Judges: Don’t get so intoxicated with your values
What makes a financial expert credible to a court? That was just the first in a series of provocative questions that sparked a dynamic panel discussion among four judges at last Thursday’s BVR Summit on Business Valuation in Divorce, co-sponsored by NACVA and ASA in Chicago. Highlights:
“I can tell you what makes an expert incredible: it’s being defensive,” offered Judge Jacqueline Silbermann (New York). If a judge or opposing attorney questions your valuation assumptions or facts—but you answer, “nothing will change, my report stands as it is,” then you risk losing your persuasive power. “Be prepared to recalculate your conclusion based on what the judge proposes,” Silbermann said. In other words, commented moderator Jay Fishman, “don’t get so intoxicated with your valuation conclusions. Be adaptable.”
“Show reasonableness,” added Judge Moshe Jacobius (Illinois). In a market approach, for example, don’t compare your small subject company to a Fortune 500. Likewise, be sure to demonstrate “transparent objectivity,” said Judge Edward Jordan (Illinois). “If the witness comes across as a ‘hired gun,’ that gets my attention quickly,” he said, “and if that person’s credibility goes—it’s gone forever. I look for you to show me the objectivity and transparency of your opinion, so much that it comes up and bites me. Then I will listen very carefully to what you have to say.”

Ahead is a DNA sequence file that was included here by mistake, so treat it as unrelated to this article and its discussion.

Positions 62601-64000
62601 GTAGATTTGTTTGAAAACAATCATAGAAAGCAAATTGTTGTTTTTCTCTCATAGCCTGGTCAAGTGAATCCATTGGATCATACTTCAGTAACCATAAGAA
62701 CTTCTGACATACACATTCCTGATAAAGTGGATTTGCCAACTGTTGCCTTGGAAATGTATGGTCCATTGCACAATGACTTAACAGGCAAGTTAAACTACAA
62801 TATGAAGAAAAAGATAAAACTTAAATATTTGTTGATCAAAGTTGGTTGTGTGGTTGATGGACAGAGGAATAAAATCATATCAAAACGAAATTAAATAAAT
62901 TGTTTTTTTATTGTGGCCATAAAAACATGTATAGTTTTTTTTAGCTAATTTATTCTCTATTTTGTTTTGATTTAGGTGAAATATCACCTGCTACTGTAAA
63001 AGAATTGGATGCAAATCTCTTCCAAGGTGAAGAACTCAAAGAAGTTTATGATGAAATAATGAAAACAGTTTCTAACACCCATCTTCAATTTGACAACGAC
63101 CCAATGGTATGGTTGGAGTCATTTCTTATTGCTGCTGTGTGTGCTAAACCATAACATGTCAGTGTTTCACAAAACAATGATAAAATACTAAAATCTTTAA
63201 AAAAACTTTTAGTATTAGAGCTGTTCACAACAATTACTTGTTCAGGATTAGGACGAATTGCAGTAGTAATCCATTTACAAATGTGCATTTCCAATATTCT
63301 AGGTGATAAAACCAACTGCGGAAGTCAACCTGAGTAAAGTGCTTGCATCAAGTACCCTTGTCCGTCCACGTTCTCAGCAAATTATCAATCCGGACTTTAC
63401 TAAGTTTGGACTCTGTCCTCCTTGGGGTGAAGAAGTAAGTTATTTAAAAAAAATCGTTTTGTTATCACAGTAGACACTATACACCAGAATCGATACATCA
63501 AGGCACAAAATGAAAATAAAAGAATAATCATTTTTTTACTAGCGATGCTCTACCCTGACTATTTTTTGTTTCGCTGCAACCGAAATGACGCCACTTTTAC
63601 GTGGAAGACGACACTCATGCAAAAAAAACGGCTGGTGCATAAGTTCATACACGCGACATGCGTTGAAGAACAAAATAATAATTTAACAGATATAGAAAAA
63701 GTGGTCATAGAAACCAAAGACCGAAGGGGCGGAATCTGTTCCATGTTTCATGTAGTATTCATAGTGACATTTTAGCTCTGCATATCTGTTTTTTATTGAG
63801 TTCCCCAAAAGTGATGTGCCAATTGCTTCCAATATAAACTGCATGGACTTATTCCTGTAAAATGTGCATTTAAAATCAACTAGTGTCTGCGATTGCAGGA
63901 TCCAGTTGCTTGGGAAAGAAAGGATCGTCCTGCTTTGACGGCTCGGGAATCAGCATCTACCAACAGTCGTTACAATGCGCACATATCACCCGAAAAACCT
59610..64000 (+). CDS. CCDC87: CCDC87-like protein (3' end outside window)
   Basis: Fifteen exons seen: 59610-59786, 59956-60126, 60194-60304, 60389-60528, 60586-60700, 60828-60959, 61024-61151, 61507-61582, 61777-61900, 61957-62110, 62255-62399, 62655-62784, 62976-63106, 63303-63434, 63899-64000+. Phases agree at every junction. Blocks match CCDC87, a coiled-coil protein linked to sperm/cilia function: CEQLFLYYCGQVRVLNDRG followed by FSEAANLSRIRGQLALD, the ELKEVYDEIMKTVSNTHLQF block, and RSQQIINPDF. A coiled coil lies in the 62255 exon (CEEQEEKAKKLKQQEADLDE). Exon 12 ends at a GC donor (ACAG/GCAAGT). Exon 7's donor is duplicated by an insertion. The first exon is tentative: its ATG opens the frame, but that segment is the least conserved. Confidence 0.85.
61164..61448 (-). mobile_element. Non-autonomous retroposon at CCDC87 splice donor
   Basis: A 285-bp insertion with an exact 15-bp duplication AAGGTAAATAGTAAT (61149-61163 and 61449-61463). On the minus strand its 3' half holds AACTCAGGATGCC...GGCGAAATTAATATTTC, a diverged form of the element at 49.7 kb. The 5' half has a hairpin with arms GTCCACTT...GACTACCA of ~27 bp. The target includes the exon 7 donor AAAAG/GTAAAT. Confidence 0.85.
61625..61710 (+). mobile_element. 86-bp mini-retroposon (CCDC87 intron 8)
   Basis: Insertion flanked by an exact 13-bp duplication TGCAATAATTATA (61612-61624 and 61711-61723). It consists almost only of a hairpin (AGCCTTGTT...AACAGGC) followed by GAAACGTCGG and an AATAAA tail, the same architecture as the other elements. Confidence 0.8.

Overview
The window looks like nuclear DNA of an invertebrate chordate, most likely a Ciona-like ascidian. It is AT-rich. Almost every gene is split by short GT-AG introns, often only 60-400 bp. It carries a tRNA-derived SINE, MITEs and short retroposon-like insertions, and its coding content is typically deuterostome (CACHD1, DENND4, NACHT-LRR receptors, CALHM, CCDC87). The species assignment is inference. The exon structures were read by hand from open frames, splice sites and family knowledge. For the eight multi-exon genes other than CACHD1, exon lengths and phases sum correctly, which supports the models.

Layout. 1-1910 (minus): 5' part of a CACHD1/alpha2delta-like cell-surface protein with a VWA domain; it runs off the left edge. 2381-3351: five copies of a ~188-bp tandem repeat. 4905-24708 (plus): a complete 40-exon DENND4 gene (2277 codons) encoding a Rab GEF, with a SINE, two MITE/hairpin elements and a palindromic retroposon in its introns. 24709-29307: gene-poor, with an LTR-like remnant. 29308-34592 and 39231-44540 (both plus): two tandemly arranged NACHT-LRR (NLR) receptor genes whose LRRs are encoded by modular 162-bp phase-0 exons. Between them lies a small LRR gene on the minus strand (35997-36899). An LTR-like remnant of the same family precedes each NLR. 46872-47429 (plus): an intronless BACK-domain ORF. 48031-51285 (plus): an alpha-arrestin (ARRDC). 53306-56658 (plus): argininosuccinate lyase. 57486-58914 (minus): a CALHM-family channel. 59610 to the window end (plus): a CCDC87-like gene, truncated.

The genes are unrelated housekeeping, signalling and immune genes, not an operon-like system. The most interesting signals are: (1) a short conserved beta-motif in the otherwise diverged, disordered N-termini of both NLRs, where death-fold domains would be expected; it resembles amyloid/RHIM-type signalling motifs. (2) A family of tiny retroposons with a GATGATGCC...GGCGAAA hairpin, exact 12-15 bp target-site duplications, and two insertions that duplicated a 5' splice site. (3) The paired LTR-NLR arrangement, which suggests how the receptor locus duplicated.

Judge Howard Lipsey (Rhode Island) uses the smell test. “If it smells bad right off the bat, you know something is wrong, and all you have to do is figure out what that is.” Judges also don’t like the “wise-ass, defensive expert, who gets on the stand and says ‘I know everything’,” Lipsey said. “I look at them and say don’t B.S. me.” For a complete summary of all the judge’s comments, including their views on BV credentials, neutral experts—and their solutions to the recurring problem of “missing” discovery documents—catch the November Business Valuation Update™.
Lawyers: The expert who knows the business best, ‘wins’
A panel of top-flight litigators followed the judges at the Chicago Divorce Summit, with candid comments on what they look for in financial experts:
- “If I can get you to shave your report—you won’t work for me,” said Stephen Kolodny (Kolodny & Anteau, Beverly Hills). “Because that means you’ll shave it for someone else.” He also wants someone who will talk to him at all hours, if need be, and is proficient in e-technology.